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Iraq to open up oil fields for first time in 4 decades
Baghdad, Jun 29 (Agencies):
Published on 29 Jun. 2009 11:53 PM IST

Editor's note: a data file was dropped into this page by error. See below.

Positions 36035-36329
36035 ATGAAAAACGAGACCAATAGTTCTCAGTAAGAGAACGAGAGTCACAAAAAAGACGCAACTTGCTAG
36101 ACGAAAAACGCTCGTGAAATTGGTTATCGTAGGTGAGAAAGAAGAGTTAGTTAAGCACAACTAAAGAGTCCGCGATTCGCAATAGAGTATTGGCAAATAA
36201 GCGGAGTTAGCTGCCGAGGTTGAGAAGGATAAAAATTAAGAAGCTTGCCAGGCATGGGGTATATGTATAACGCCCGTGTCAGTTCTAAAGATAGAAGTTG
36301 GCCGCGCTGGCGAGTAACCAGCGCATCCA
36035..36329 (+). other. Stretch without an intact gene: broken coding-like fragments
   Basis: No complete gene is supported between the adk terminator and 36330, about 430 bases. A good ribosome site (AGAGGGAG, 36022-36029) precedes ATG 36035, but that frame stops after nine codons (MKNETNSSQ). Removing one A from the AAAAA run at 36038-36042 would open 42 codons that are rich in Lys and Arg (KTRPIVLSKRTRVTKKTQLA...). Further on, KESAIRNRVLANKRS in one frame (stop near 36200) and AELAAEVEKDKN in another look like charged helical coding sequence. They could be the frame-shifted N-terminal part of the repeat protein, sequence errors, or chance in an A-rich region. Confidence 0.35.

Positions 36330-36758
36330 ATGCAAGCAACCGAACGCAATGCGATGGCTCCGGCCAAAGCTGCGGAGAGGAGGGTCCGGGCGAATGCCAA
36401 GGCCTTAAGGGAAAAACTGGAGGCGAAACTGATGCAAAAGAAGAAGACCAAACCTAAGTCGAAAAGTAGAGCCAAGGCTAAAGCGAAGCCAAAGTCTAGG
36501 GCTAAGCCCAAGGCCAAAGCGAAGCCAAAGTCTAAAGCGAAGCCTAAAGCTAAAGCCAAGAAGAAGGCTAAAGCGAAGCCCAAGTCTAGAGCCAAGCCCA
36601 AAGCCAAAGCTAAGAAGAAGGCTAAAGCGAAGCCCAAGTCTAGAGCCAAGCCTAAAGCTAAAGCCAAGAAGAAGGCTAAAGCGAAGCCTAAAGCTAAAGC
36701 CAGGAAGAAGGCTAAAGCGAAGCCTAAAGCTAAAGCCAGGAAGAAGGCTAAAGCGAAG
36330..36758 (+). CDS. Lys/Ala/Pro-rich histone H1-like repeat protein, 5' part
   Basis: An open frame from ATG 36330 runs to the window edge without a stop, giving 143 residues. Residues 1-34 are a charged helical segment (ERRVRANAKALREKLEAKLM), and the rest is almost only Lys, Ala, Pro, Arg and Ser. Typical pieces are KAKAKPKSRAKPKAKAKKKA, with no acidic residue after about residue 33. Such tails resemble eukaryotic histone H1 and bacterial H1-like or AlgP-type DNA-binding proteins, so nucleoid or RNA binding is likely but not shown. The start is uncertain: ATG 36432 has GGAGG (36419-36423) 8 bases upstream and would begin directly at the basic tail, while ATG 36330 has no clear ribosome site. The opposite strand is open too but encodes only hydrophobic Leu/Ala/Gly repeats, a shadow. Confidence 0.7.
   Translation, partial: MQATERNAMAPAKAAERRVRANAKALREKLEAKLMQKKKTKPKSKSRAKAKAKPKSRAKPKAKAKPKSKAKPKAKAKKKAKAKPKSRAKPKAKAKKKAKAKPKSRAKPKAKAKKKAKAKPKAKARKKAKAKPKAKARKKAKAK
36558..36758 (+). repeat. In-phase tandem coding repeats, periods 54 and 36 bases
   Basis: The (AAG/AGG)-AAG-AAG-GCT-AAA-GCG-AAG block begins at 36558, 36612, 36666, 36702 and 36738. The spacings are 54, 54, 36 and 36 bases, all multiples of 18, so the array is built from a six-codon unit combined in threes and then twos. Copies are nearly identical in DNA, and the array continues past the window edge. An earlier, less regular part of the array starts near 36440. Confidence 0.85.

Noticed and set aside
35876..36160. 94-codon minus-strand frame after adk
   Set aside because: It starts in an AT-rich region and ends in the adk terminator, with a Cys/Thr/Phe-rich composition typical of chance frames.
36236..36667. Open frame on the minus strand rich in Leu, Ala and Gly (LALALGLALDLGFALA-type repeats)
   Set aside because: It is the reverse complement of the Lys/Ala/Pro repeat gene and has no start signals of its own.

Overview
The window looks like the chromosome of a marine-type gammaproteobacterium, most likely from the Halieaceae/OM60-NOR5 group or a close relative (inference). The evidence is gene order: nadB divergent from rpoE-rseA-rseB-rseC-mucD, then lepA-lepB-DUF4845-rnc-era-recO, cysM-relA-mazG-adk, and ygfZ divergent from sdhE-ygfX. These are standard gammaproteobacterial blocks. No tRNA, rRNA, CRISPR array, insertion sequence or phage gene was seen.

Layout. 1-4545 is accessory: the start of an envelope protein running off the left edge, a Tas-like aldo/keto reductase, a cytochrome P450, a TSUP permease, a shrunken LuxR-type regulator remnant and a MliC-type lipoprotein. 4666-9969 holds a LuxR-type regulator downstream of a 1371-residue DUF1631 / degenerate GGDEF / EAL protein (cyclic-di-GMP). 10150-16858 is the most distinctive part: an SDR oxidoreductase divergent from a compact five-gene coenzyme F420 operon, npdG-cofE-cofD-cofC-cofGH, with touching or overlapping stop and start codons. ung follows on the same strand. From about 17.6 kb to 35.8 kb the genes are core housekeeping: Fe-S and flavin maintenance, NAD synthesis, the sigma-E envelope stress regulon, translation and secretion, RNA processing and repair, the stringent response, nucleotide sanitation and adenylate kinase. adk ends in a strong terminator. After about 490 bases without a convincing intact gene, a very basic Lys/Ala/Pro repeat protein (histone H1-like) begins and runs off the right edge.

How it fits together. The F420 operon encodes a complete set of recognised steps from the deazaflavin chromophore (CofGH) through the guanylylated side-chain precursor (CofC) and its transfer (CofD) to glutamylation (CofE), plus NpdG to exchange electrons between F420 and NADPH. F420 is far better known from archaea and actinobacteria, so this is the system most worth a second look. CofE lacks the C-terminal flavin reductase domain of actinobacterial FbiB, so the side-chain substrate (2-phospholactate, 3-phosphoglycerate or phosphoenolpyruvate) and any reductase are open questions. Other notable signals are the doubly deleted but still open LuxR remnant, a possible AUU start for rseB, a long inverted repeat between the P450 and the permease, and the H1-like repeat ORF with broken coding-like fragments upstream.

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Iraq is this week due to unveil which foreign firms have won contracts to develop its oil and gas fields, nearly four decades after Saddam Hussein’s party nationalised the country’s energy infrastructure. The deals, likely to be announced live on television, will provide the government with much-needed revenue as it struggles to rebuild the country after three wars and 20 years of debilitating economic sanctions. The event, originally billed to last for two days starting Monday, was unexpectedly delayed by one day due to sandstorms that prevented oil company representatives and international media from landing in Baghdad on Sunday. “The meeting will now start on Tuesday and if necessary continue into the following day,” oil ministry spokesman Assem Jihad said. Thirty-one companies have submitted bids to develop six giant oil fields and two gas fields. The oil deposits, holding known reserves of 43 billion barrels of crude, are in southern and northern Iraq while the gas concessions are west and northeast of Baghdad. “Our principal objective is to increase our oil production from 2.4 million barrels per day to more than four million in the next five years,” Oil Minister Hussein al-Shahristani said in an interview with Iraqi public television. Increasing production to that level will, according to him, pump an extra 1.7 trillion dollars into government coffers over the next 20 years. Shahristani has said that only 30 billion dollars of that sum will go to the companies that have extracted the oil. “This is a huge amount that would finance infrastructure projects across Iraq -- schools, roads, airports, housing, hospitals,” he said, insisting that the country would retain control over its oil reserves.

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